The focus of the Spanish media’s coverage of the coronavirus issue has shifted as the number of infected people increased and the measures taken in response to this became more drastic. At the beginning of January, there was only mild interest in what was happening in China, but news coverage was ramped up as the situation in Italy became more serious. When the first cases were detected in Spain, these were seen as a cause for concern but there was a general assumption – encouraged by the health authorities – that they would not lead to a nationwide public health emergency.
Media coverage changed radically after the government decreed a “state of alarm” on 15 March, under which people were forbidden to leave their homes and a unique central authority with responsibility for health matters (in a quasi-federal country) was established. At the moment, the main emphasis is on ensuring observance of the #nosalgasdecasa (do not leave home) campaign.
Most print media outlets start each day with an update of the death toll and number of intensive care cases, paying particular attention to the situation in Madrid. There is serious concern over the needs of the Spanish health service, with doctors and nurses, personal protective equipment and beds all being in short supply. At the same time, there are regular reports on the extraordinary measures being adopted, such as hiring new doctors or converting hotels into hospitals.
Every day readers can learn about personal stories: citizens who have suffered the loss of relatives, patients who have recovered from the disease and public figures affected by it: ministers, the president of the Community of Madrid and the wife of Prime Minister Pedro Sánchez.
The closure of schools, shops and bars threatens to trigger an economic crisis that the current government (a coalition of the socialist party PSOE and the radical left party Podemos) seeks to tackle with extraordinary measures to support the unemployed and other economically vulnerable citizens. Media outlets have covered the macroeconomic measures proposed by the European Union and international financial institutions, but the main focus of attention has been on the difficulty of implementing extraordinary support measures such as the suspension of rent payments or keeping school canteens open for families with particular needs.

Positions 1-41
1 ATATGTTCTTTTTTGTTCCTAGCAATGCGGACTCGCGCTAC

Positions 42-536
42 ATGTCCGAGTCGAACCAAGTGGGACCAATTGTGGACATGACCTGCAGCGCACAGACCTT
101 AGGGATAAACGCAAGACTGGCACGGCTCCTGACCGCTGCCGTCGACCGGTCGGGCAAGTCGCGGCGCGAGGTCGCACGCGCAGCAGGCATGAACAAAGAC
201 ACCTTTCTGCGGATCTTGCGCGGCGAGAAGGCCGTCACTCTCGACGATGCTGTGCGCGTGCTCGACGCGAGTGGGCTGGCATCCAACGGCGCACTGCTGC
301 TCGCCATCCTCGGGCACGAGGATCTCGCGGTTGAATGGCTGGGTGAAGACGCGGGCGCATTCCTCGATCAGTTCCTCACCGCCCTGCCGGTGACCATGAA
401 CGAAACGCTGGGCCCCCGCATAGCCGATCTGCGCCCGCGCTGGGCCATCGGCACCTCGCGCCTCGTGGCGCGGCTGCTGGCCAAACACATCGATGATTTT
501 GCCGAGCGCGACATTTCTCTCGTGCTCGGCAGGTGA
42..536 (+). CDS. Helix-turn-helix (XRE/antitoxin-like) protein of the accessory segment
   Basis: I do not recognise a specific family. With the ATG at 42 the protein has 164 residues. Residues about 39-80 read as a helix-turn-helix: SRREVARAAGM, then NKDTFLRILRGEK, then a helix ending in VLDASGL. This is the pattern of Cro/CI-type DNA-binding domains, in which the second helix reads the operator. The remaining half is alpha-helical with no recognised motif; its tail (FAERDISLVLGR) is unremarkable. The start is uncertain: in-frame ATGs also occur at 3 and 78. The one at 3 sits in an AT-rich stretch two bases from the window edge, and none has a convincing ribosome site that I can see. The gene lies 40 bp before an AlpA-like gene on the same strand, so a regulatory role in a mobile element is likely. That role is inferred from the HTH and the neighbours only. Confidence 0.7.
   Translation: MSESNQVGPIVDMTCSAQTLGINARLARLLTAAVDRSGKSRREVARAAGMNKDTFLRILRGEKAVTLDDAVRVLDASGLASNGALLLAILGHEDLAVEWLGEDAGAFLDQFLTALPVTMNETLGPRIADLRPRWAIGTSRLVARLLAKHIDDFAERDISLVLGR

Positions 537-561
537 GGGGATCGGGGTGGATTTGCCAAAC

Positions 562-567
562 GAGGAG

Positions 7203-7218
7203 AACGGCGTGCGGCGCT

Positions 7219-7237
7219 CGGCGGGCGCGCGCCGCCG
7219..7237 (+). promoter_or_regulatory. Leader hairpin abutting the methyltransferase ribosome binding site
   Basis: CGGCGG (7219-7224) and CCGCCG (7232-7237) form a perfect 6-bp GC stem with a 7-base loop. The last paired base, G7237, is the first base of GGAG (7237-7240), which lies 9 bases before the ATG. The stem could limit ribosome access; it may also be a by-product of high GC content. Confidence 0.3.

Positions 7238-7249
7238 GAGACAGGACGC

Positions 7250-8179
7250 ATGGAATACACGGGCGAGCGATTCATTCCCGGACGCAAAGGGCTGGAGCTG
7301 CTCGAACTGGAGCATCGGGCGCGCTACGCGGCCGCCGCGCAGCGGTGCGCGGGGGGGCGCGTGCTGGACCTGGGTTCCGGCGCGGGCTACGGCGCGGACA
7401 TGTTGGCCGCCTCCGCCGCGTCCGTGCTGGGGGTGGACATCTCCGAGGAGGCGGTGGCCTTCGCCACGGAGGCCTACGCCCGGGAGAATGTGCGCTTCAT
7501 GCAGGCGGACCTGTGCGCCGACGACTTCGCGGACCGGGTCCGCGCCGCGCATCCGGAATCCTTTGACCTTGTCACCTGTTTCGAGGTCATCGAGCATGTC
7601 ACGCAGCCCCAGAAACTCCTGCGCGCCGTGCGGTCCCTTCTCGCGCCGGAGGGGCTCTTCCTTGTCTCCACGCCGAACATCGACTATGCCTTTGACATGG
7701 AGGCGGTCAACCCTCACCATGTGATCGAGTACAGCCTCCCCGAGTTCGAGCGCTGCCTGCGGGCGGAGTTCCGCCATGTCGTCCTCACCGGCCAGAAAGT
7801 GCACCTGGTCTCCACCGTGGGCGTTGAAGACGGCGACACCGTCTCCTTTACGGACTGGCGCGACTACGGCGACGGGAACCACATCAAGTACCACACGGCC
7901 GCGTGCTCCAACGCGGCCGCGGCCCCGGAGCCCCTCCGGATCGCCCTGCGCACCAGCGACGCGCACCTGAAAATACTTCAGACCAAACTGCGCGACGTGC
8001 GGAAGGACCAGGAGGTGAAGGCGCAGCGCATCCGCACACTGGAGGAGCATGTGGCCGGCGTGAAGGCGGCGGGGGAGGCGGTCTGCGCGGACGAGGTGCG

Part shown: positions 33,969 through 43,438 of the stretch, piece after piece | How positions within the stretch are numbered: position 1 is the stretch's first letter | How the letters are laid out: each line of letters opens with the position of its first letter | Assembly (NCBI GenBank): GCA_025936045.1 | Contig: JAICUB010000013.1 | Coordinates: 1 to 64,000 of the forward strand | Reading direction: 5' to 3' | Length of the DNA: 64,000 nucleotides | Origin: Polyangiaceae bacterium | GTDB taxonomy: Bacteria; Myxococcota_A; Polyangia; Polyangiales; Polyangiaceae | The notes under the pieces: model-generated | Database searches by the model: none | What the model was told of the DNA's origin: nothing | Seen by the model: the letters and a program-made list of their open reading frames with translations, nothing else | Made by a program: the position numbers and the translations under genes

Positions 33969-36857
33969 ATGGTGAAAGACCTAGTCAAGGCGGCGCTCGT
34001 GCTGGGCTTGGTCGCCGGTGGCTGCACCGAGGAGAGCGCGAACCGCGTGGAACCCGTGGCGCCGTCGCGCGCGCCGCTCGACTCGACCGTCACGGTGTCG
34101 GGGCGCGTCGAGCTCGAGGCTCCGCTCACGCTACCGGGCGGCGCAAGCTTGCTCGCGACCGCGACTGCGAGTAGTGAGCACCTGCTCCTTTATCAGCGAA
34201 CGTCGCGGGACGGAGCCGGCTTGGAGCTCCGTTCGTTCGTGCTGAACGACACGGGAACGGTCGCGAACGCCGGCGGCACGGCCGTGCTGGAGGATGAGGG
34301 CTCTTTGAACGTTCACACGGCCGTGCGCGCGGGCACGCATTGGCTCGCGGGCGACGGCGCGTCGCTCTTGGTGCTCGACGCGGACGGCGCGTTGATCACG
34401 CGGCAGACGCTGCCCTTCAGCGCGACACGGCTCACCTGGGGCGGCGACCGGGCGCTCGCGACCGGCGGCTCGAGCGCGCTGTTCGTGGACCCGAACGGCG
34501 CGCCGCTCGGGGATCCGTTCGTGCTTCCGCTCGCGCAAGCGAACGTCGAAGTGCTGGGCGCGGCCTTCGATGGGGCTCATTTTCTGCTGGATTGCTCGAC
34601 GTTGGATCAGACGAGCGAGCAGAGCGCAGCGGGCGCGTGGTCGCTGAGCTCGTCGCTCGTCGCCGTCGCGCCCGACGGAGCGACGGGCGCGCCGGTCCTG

The media have reflected Spanish society’s concern for the elderly, especially those who live in nursing homes and are disabled: some of these establishments have seen outbreaks that have resulted in a high number of deaths in the space of a few days. With most of the 46m Spanish population confined to their homes, the media have sought to provide advice and point people in the direction of resources designed to help them cope with isolation. They have reported on the many initiatives that offer citizens online gymnastics classes, activities for children, e-books and virtual visits to museums.
Support for health workers and the sick
Both the needs of teleworkers and the difficulties of attending and teaching classes remotely have generated numerous reports. The media’s coverage of solidarity initiatives launched by the public – such as people showing their appreciation of the work of health professionals by applauding them from their balconies, or a request for people to send letters of support to the sick who are isolated in hospital – deserves a special mention.
In general, disagreements between political parties have been set aside and replaced with consensus on the necessity for a lockdown. There has been unanimous party and media support for the health authorities, represented by the epidemiologist Dr Fernando Simón of the Health Alerts and Emergencies Coordination Centre, who has been giving daily press conferences.
However, the media have recently begun to give space to some voices in the medical profession who have broken ranks and have started to criticise the health service’s response to coronavirus. Now that people have been confined to their homes for over a week and with no end to this situation in sight, the question is whether there will be a significant shift in media coverage as the political handling of the crisis and the mood in society evolves.
This is a slightly updated version of an article that first appeared on EJO’s Spanish-language site on 20 March.